Migratory species utilising water 
features in the region 
Records from Murchison River and surrounding 
waterways (Birdata) 
POSSIBLE – TRANSIENT VISITOR  
May occasionally visit waterways within the 
Study Area when they contain water 
Major 
Mitchell’s 
Cockatoo 
WC Act 
Schedule 4 
Arid to semi-arid 
lightly wooded 
country near 
water and tall 
eucalypts. 
Major Mitchell’s Cockatoos have 
been recorded breeding along the 
Murchison River and may 
occasionally utilise tall eucalypts 
along the larger rivers, such as the 
Greenough River, within the Study 
Area and surrounding areas for 
feeding and breeding.   
Several previous records from Mileura (DEC records), 
Mullewa (BAWA) and along the Murchison River 
(BAWA, Birdata) 
 
LIKELY – VAGRANT  
Numerous local records.  May occasionally 
visit waterways within the Study Area.  
Generally restricted to large creeks and 
rivers 
Reptiles 
Western 
Carpet Python 
WC Act 
Schedule 4 
DEC Priority 

Banksia 
woodland, 
eucalypt 
woodland, rocky 
outcrops. 
It occupies all the regions of 
Southwest Australia, a typical 
mediterranean climate, and into the 
central arid and semi arid regions. 
The northern extent is to Geraldton 
and it is found as far east as Eyre.  
Buller River (6 km S), Geraldton (20 km S), and 
Drummond Cove (10 km S): DEC threatened fauna 
database, Moresby Range (10 km SSE; Desmond and 
Heriot 2002).  Also located at Moresby Range (Maryan 
pers. comm., May 2007).  
POSSIBLE – RESIDENT 
Several records of the species from coastal 
areas but far fewer inland.  Some suitable 
riverine habitat exists in the Study Area.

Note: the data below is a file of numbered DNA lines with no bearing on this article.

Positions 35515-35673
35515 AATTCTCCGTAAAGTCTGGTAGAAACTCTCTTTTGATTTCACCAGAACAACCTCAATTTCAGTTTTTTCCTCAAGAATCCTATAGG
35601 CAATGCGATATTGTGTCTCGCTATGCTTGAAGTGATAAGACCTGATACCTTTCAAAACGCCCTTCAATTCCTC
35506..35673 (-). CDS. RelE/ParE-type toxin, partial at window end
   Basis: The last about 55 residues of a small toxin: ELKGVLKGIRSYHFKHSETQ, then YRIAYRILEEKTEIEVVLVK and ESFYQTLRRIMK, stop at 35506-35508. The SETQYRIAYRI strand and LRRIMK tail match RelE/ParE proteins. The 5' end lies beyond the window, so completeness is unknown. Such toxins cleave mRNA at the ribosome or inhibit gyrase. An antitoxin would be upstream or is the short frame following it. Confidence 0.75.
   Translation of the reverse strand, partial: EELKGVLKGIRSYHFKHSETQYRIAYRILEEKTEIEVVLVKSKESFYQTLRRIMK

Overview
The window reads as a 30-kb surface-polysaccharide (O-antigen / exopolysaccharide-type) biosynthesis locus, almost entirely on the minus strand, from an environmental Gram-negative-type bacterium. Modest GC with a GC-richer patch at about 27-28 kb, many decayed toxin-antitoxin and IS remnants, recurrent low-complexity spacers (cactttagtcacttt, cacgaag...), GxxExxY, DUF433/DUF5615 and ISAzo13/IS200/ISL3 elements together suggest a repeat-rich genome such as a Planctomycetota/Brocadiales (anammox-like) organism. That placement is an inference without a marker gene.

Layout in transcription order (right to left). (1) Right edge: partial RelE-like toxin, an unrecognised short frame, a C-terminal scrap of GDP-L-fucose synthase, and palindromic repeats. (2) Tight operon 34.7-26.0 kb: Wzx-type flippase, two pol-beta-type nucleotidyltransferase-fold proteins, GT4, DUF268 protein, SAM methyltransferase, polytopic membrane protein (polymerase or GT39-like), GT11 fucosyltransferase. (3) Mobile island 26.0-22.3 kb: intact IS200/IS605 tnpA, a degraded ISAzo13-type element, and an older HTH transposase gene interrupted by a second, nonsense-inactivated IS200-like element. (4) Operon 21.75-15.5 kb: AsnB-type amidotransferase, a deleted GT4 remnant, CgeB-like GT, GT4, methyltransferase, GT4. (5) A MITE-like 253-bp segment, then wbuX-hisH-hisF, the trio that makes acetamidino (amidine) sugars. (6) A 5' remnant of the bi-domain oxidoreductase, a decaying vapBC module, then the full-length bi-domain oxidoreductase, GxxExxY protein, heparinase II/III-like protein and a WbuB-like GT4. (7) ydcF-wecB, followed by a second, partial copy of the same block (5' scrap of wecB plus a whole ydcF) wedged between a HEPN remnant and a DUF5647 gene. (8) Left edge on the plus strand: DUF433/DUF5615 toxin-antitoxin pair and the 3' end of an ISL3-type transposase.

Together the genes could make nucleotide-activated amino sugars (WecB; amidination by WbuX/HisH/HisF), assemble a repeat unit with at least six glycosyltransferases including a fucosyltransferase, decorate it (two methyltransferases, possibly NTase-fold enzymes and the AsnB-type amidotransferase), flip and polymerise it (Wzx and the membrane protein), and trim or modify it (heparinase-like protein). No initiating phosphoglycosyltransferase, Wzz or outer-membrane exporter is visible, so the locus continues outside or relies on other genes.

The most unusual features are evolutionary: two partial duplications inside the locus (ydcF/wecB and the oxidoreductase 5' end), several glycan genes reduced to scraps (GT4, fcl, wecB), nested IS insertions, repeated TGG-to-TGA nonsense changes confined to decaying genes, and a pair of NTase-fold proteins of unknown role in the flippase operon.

OPR Rail Development 
Public Environmental Review 
 
 
 
 
 
 
97
5.2.2.5 
Short Range Endemic Invertebrate Fauna Survey 
Endemism  refers  to  the  restriction  of  species  to  a  particular  area,  whether  it  is  at  the 
continental, national or local level (Allen et al, 2002). Short range endemics (SREs) are those 
species  that  exhibit  tight  local  range  restrictions.  SRE  species  typically  have  poor  dispersal 
capabilities  (i.e.  flightless)  and  display  specific  or  specialised  environmental  preferences 
(Harvey, 2002). 
 An  extensive,  reliable  taxonomic  evaluation  of  these  species  has  begun  only  recently  and 
thus the availability of literature and surveys relevant to SREs is relatively scarce, particularly 
within the Study Area. 
Due to historical clearing in the freehold area, vegetation remnants may function as refuges 
for  invertebrates  with  restricted  distributions  and  may  be  important  for  their  long‐term 
survival  (Main  1987,  1991,  1996).  SRE’s,  including    millipedes  (Diplopoda),  centipedes 
(Chilopoda),  land  snails  (Mollusca)  and  trapdoor  spiders  (Mygalomorpha)  have  been 
recorded in the Mid‐West region (Bamford, 2006; Ecologia, 2008 & 2010d).